Production photos by Alastair Muir

Review – Peter James’ A Perfect Murder, Milton Keynes Theatre, 5th April 2014

Perfect MurderI love a murder mystery – Poirot, Miss Marple, Dalgleish, Morse (to include Lewis and Endeavour, of course) – it’s pure escapism, a challenge to the little grey cells, and, when done with aplomb, can also be scary, or funny, or both. Mrs Chrisparkle is very fond of the books of Peter James; in fact she and Lady Duncansby swap them during coffees and shopping trips. I haven’t discovered them yet, but I am assured that “Not Dead Yet” is a riveting read.

Simona Armstrong and Steven MillerSo I thought it would be a popular choice to see this touring production of Peter James’ A Perfect Murder, his 2010 novella (160 pages long according to Amazon). I thought it might become a springboard for me to start reading his books and spur Mrs C on to reading some more. Well I can’t compare it with his written work (and Mrs C hasn’t read this particular book yet) but her comment after the play was – “if he was hoping to sell a lot of books on the strength of this show he might have to think again”.

Les Dennis and Claire GooseThat sounds quite harsh to me – it’s not that bad a play at all; but I guess if you rate the books really highly and have quite precise and demanding expectations of how his plots might translate onto the stage – as well as how his detective Roy Grace might appear in the flesh (so to speak) – the result is likely to be a disappointment; and that, I think, is what Mrs C experienced. OK, this is no masterpiece, but it’s a lightly amusing, cleverly structured, frothy piece of nonsense with more twists than a plate of fusilli.

Gray O'Brien and Claire GooseIt’s hard to tell you much about the plot without giving the whole game away – and in a murder mystery that’s unforgiveable. Suffice to say, Victor Smiley, a middle-aged IT manager with an ironic surname, is going to seed, with his only enjoyment coming from regular visits to an eastern European hooker. He and his wife are trapped in a loveless, bitter marriage where the only pleasure they get comes from taunting each other. Victor confesses to his prostitute that the only way out of his miserable existence is to bump his (well-insured) wife off, and then he (and the prostitute if she wants) can live happily ever after. He says he has devised the perfect murder – nothing can go wrong. But do such plans ever really succeed? That’s basically all I knew about the story before I saw it, and it’s just enough to whet your appetite without spoiling Scene Two onwards.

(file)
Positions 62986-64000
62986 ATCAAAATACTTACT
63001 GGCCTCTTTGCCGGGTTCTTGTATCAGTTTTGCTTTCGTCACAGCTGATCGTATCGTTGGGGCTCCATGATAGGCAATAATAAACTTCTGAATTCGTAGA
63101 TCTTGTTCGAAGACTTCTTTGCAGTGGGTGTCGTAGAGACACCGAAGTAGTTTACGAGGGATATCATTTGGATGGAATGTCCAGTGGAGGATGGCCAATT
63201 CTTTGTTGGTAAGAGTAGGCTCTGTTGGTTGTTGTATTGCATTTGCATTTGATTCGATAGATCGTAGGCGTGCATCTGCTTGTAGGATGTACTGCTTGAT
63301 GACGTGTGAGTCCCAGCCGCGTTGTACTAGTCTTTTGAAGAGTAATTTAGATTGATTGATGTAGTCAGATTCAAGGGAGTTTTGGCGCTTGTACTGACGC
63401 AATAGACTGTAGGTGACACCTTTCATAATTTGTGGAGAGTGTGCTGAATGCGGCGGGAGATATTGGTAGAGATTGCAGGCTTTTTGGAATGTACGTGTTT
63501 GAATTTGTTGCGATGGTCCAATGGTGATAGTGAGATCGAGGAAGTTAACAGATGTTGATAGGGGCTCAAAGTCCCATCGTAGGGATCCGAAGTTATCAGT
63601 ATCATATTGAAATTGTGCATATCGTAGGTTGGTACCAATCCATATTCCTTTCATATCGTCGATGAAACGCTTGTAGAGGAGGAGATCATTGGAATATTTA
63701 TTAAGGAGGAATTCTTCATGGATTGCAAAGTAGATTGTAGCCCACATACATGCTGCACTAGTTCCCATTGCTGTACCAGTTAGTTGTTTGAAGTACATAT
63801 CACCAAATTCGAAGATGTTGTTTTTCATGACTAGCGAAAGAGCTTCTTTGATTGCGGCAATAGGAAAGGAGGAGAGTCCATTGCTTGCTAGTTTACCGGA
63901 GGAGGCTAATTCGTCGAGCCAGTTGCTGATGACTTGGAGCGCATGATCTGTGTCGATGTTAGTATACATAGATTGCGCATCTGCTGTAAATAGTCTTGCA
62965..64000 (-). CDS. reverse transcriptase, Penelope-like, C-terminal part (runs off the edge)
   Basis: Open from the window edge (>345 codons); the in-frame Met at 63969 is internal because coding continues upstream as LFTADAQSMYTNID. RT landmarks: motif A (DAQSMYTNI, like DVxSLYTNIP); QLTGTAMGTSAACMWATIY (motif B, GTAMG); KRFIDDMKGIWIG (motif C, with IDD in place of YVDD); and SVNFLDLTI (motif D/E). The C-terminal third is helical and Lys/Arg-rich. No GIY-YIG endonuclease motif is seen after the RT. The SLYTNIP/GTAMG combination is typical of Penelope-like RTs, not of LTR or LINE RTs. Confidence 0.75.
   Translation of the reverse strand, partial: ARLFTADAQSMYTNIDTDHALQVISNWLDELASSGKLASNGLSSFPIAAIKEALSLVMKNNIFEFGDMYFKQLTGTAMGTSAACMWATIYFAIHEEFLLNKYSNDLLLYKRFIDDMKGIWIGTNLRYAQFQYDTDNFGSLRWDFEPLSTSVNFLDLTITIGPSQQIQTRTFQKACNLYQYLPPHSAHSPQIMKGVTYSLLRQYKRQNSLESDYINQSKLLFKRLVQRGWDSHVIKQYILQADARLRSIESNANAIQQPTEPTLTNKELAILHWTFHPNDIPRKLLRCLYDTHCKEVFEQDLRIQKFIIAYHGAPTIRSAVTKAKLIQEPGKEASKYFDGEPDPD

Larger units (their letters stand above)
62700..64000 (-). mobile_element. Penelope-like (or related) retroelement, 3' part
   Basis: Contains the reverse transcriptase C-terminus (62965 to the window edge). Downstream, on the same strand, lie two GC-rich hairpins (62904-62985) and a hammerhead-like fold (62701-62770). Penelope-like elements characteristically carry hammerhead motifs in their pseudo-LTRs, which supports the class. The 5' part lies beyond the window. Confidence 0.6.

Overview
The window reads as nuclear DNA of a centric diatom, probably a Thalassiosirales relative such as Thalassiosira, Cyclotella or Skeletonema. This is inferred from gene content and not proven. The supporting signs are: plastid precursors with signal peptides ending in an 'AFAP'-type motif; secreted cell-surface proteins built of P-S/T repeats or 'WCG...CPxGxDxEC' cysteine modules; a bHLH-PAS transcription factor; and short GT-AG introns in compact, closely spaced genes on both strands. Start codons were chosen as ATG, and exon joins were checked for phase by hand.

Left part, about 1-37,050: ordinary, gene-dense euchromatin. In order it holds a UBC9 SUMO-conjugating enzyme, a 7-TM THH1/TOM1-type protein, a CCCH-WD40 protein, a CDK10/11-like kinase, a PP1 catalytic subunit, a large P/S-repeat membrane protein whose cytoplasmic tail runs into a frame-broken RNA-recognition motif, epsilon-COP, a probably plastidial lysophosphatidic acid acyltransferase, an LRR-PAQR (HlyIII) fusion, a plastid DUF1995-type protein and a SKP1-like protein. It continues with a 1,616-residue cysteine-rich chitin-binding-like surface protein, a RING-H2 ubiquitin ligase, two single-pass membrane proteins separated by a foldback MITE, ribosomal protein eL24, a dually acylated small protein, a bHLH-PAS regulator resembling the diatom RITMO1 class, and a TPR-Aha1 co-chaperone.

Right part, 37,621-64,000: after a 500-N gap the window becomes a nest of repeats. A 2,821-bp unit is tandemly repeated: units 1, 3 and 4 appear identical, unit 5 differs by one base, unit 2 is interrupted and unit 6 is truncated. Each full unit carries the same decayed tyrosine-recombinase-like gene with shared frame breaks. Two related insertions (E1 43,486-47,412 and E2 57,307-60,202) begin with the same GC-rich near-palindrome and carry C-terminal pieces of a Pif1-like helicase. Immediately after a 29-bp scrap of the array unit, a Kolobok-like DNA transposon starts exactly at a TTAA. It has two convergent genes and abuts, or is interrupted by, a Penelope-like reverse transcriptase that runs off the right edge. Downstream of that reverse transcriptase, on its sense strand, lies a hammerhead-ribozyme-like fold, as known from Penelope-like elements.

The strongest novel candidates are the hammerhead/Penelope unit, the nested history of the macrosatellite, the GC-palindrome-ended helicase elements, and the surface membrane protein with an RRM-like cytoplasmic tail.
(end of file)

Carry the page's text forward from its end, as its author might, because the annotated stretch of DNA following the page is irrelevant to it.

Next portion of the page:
Simona Armstrong and Les DennisI did have a couple of problems with the play – firstly the characters are all either slightly or very unlikeable (well maybe not the policeman) so you don’t in any way identify with any of them. There’s a major twist in the story that is so unlikely as to be quite ludicrous, although one does have to concede that I suppose it might, just might, possibly, at a push, conceivably, happen. The plot includes elements of the supernatural, which seemed a bit out of place in the suburban setting of Saltdean – although to be fair the dénouement takes care of them. But there’s one brief moment in Act Two where a character appears at a door, then seems to disappear, and then another character appears a second later at the same door without apparently bumping into the first character at the same time. It’s quite an essential moment to the plot – but I don’t think in real life it could happen. Maybe I think too much.

Claire Goose and Gray O'BrienNevertheless the cast work well together to create these rather bleak relationships and bungled solutions. Les Dennis is perfect as the slightly past-his-best, completely selfish, occasionally mischievous, occasionally devious Victor, a man set in his miserable ways and resentful of everything that goes on around him. He is nicely matched by Claire Goose as his spiteful wife Joan, never missing an opportunity to belittle Victor, and rather good at spooked-out screaming when things go awry. Together they provide a credible insight into this self-centred, unkind marriage; they absolutely deserve each other – if you were married to either one of them they would drive you insane. They have very good support from Gray O’Brien as the “plumber” Don, whose bare chest got a small round of elderly whoops of approval (I don’t know, these matinee pensioners have no idea how to behave at a theatre); Simona Armstrong as psychic hooker Kamila (I enjoyed her when she was “Romanian” Maria in “How do you solve a problem like…” a few years ago) and Steven Miller as a quietly determined D. C. Roy Grace, even though he was absolutely nothing like how Mrs C had envisaged the character. He isn’t actually in the original book, but has been letrasetted-in for the play adaptation, with the intention of showing what the young Grace might have been like in his early days. Maybe, for Grace aficionados, this was a mistake.

Steven MillerWhilst you knew that the storyline as it stood at the end of Act One was never going to be the end result, it was still impossible to predict which way the plot would turn, and I certainly didn’t guess the final outcome until it was actually happening before my eyes. The play went down very well with the audience, and within the limits of a murder mystery written purely for fun and entertainment, it does exactly what it says on the tin. Mrs C was still not overly impressed though – but she did enjoy it more than The Mousetrap.